Once you’ve decided to invest in your own regulator, the number of options out there can be intimidating. Here are a few helpful tips to help you choose your first one.
Choosing your first regulator is almost as much fun as choosing your first car (in our opinion). But with the plethora of options out there — DIN or yoke, balanced or unbalanced, black or color, your instructor’s recommendation, etc. — how do you know what’s right for you?
Your regulator is one of the most important investments you’ll make. You’ll rely on it for life support, and any problems/failures with your regulator are obviously more immediately concerning. Poorly maintained rental regulators tend to leak more, which depletes your air supply and can raise anxiety. They’re generally harder to breathe from as well, and may not be the most hygienic.
In short, if I could travel with only two pieces of dive equipment, I’d choose my regulator and dive computer. Drawing on my 20 years as a dive professional, as well as advice from two well-seasoned colleagues, we’ve put together a few tips for you to consider when it comes to choosing your first regulator.
DIN or yoke
Depending on where you’re purchasing and whether you ask, you may not have a choice. In North America, most retailers will offer yoke/A-clamp by default. In Europe or the U.K., you’ll most likely have the option to purchase a DIN. For more on the difference between a yoke and DIN configuration, check here. If you intend to do lots of deep or technical dives, or ones in overhead environments, we recommend DIN regulators. This connection tends to be stronger and is preferred for that type of diving. DIN regulators can easily be converted to yoke/A-clamp configurations with an adaptor (usually an additional purchase), or by removing a donut fitting from the valve face. That said, most first-time regulator purchases, at least in the U.S. and tropics, will be yoke-style, and these can be converted to DIN as well.
Budget or premium (often known as unbalanced or balanced)
While price shouldn’t be the only deciding factor on such a crucial piece of equipment, economics of course play a part in the decision-making process. Unbalanced regulators are at the lower end of the price spectrum. With both piston and diaphragm designs, these typically breathe a little harder as the tank pressure drops, when you’re breathing at deeper depths, or when two divers breathe at the same time. Balanced regulators tend to breathe evenly across the dive, both at depth and when your tank pressure drops. If money is no object, many are available in titanium or colored finishes. If you regularly dive at deeper depths, beyond 80 feet (24 m) or in challenging conditions, such as cold water or strong currents, then a balanced reg is the way to go.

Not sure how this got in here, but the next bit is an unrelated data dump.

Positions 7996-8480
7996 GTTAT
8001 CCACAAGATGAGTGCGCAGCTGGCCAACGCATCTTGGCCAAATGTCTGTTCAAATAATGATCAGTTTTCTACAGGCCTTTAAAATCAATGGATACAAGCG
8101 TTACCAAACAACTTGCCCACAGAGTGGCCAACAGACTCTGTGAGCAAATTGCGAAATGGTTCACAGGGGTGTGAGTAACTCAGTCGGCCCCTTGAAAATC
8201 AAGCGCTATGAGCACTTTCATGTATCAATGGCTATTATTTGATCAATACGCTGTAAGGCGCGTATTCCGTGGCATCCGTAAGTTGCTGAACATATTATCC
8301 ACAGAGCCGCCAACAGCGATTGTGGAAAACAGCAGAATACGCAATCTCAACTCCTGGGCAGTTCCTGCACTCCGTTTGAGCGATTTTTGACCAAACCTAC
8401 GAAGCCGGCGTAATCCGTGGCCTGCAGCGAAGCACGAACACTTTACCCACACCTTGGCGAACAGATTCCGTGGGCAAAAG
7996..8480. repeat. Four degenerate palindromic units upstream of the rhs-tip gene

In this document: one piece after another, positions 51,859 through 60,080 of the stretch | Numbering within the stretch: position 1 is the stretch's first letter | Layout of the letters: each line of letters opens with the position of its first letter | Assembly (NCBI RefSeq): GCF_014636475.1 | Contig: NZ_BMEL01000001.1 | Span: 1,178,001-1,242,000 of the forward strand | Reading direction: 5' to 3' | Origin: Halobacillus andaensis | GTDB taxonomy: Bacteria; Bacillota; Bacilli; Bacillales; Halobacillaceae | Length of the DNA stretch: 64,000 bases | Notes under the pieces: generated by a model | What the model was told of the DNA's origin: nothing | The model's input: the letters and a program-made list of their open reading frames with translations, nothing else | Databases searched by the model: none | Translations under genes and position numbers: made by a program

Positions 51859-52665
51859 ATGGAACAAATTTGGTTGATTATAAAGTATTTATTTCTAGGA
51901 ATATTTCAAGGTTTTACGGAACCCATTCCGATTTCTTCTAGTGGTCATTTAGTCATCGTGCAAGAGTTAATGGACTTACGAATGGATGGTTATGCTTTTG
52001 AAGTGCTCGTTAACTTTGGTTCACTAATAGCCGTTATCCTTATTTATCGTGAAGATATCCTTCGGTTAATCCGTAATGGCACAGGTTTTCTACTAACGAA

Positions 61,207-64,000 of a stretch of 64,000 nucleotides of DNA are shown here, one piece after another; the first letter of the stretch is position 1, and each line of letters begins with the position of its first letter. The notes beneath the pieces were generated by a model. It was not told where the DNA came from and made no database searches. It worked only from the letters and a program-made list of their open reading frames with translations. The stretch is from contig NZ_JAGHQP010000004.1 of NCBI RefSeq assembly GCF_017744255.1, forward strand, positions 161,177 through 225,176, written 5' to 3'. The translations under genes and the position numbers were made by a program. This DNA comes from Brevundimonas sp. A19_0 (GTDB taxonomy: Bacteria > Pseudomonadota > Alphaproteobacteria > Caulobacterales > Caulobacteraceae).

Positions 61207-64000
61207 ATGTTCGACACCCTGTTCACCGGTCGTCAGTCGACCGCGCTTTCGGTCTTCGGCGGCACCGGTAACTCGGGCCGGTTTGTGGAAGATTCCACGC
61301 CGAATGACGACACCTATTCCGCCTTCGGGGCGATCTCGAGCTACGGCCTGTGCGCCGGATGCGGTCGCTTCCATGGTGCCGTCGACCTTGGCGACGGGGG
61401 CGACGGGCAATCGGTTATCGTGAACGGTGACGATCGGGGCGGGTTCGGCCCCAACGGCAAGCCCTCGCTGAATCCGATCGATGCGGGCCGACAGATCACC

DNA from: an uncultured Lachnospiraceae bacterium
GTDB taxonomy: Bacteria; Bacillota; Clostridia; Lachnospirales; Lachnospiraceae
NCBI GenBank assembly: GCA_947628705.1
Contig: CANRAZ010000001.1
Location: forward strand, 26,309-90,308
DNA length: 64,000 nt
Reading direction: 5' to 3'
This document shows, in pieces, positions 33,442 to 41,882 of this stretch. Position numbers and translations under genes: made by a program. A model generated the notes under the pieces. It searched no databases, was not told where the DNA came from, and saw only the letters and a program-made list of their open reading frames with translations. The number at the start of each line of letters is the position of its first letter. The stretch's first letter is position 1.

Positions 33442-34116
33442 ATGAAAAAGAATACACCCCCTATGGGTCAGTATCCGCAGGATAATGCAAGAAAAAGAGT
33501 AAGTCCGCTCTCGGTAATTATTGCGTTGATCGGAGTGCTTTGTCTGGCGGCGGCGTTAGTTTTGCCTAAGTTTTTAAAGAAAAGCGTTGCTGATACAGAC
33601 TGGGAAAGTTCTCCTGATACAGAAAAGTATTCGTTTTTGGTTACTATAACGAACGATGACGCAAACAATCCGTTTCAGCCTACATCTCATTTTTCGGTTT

Ease of service/parts
Frequent divers, especially those who travel a lot or aspire to a career as a dive professional, may want to choose a well-known brand such as Scubapro or Aqua Lung. These will be easier to find service or parts for those in remote locations. Your choice when it comes to unbalanced vs. balanced may also depend on how much you travel. On small islands and in remote locations you can usually get parts and service for an unbalanced regulator.
If you’ll be diving in cold water, an environmentally sealed regulator prevents potential freezing, which could result in a free-flow. In Europe, regulations require an environmentally sealed regulator for diving in waters as cold as 35 to 39 F (2 to 4 C). It’s also wise to purchase a sealed regulator to prevent debris build-up if you’re diving in waters that are high in silt, sand or other particulates. This type of regulator tends to be more expensive. If you cannot afford this feature when you buy it, you may be able to adapt or upgrade the regulator at a later date.
Additional features to consider
Venturi/inhalation assist: these valves make breathing from the second-stage diaphragm easier at depth and, when in the “off” setting, help avoid free-flows at the surface.
Miflex/length of hoses: While you can change hoses, they should configured in such a way that they’re comfortable for each diver to breathe from. If you’re using an alternate rather than an Air2 setup, it should be on a slightly longer hose (6 to 8 inches).Miflex hoses are popular with some divers due to their flexibility and versatility. If you pack your regulator in your carry-on luggage when flying, these hoses also make it easier to stow.
Number of ports: Ideally, you’ll have two high-pressure ports so that you’ve got the option to add an air-integrated transmitter as well as your submersible pressure gauge. The first stage should also have four low-pressure ports so that you can connect your primary air source, alternate air source, a low-pressure BCD inflator and a drysuit inflator hose.
Weight: As airlines get stricter and stricter on travel allowances, every bit of extra weight makes a difference. Many manufacturers have taken this into account and have made lighter or smaller first stages, but you should make sure this doesn’t affect performance or limit the features listed above. Many divers will travel with their regulator in their carry-on baggage to protect it, as well as reduce the weight of checked baggage.